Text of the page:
Don't Blink - Robert Frank
Directed by: Laura Israel
2015 | USA | 82 minutes
Saturday, February 10, 2018, 3pm
Saturday, February 10, 2018, 7pm
Even Robert Frank’s friends will tell you that he is difficult. One of the most influential figures in the worlds of photography and independent filmmaking, Frank has never been easily approachable. For over six decades he has held steadfast to a singular vision and earned widespread acclaim without forsaking his outsider status.
At age 91, he continues producing photography books, making intimate videos and enjoying the company of his tight circle of friends. A Swiss expatriate who moves between NYC and Nova Scotia, Frank’s photos, films and texts are imbued with a profoundly poetic, deeply introspective sensibility. He is a cult figure whose ties to the Beat Generation and Rolling Stones earned him both respect and a certain infamy. Most celebrated for his seminal photo book The Americans and the landmark independent film Pull My Daisy, Frank has spent his career ignoring aesthetic and cultural boundaries.
Frank’s multi-layered life and work are largely inseparable, and he has never been ready to let someone tell his story until Don’t Blink directed by Laura Israel, his longtime film and video editor. Their years of collaboration have resulted in a rare working relationship built on intuition and mutual trust. Don't Blink follows Frank from his early family life in Switzerland to his reluctance to embrace celebrity status in New York to his eventual quest for solitude in a remote corner of Nova Scotia, Canada. A series of personal tragedies pushed Frank to painfully explore complex feelings about family and friends, memory and loss, acceptance of change, and loneliness. Don't Blink offers audiences revelatory insight into the intricacies of his photos, films and personal history while artfully revealing Robert Frank’s complex life story.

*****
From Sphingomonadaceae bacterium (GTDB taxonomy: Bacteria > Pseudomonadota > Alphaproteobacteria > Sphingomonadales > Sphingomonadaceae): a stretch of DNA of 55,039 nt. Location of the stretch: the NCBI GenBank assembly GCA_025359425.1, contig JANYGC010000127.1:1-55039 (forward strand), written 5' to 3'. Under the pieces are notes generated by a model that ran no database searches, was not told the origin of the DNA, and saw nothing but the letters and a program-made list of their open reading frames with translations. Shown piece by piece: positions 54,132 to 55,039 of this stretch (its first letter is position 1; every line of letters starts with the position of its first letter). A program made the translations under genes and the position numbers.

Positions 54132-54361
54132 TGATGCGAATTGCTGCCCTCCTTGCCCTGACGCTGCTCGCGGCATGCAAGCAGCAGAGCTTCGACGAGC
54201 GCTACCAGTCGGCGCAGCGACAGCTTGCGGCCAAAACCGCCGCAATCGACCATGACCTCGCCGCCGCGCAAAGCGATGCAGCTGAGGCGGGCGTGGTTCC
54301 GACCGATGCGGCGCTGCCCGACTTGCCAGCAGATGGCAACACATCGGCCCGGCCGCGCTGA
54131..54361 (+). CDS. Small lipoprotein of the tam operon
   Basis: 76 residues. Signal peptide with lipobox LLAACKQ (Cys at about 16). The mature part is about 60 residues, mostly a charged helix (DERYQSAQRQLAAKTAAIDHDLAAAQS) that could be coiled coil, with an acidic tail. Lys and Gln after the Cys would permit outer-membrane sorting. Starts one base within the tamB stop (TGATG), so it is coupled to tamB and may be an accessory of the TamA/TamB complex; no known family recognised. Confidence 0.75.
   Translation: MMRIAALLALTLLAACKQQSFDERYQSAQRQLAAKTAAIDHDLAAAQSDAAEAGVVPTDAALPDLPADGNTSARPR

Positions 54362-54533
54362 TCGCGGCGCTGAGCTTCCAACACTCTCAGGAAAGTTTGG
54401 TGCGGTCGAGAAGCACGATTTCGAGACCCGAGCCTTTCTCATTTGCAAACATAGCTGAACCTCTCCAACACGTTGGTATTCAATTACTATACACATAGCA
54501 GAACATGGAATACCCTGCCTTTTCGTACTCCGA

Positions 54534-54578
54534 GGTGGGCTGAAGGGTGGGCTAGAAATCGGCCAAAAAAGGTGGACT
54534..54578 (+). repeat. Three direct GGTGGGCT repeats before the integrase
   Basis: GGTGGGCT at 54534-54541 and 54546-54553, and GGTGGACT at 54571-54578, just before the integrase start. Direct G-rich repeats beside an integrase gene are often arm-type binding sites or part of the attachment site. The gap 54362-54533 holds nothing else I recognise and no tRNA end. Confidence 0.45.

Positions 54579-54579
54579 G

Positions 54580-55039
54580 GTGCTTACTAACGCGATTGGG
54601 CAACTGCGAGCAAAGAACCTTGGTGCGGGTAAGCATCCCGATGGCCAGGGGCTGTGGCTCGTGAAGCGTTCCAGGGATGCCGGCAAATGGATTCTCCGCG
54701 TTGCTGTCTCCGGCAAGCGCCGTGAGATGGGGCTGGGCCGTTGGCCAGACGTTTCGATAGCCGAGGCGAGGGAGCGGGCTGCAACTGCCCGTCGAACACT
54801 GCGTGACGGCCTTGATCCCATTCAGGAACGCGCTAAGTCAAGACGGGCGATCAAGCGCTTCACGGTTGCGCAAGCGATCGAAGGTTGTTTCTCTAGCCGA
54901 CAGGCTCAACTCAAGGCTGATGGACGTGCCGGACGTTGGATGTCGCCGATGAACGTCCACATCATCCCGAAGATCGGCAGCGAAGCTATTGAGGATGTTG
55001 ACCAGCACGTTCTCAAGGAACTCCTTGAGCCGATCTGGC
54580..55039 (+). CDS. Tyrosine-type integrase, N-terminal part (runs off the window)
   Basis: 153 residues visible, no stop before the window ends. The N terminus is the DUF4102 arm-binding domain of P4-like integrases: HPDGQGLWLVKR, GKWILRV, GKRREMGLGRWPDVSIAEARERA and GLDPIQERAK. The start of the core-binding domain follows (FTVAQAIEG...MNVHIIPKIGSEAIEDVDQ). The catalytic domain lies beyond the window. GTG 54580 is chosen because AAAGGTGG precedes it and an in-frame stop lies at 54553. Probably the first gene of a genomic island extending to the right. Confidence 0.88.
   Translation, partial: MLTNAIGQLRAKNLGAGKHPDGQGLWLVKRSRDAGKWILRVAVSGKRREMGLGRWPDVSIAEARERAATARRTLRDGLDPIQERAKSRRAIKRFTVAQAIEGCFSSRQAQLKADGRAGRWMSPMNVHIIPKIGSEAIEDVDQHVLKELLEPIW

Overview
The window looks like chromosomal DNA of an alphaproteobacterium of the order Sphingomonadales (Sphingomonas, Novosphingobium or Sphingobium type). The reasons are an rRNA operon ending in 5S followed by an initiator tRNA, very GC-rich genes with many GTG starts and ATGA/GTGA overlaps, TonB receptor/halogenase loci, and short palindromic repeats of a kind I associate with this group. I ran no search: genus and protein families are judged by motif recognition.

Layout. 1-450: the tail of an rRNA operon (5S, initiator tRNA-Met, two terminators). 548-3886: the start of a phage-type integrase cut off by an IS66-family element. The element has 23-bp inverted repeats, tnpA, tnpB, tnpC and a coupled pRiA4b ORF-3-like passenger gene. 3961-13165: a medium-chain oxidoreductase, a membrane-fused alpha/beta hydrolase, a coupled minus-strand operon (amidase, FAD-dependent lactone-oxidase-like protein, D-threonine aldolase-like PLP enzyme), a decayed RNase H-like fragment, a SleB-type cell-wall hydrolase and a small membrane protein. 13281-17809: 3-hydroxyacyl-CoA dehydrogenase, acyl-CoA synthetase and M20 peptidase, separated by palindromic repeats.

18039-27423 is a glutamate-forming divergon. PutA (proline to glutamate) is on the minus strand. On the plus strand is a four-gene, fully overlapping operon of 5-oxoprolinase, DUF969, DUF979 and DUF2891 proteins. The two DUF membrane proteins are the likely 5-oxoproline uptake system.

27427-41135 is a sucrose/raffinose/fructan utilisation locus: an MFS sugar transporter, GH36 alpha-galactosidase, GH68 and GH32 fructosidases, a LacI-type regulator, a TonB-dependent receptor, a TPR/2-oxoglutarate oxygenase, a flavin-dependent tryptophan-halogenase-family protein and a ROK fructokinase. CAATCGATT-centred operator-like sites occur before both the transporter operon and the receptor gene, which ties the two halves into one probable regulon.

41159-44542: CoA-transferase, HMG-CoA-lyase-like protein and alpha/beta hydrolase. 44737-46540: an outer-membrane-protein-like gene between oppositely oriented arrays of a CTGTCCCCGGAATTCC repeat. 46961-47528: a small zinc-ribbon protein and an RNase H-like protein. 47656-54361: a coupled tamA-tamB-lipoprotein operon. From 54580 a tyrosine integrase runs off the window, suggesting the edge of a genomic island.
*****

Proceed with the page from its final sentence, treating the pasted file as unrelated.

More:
"A portrait of a quintessential New York artist... compact, fast-moving... an impressive achievement... You leave with a vivid sense of the man’s living presence." - The New York Times
“Recontextualizes those iconic photographs in the greater narrative of a large, risky, and purposefully imperfect career, and for that it is rich viewing." – Rebecca Bengal, Vogue
“Intimate, impressionistic, and irascibly entertaining.” – Aaron HIllis, Village Voice
“A provocative portrait of its equally provocative subject. Vividly conveys his passionate artistic spirit, defiant iconoclasm and lifelong aversion to compromise.” – Frank Scheck, Hollywood Reporter
Photo of Robert Frank by Sid Kaplan from contact sheet, copyright Sid Kaplan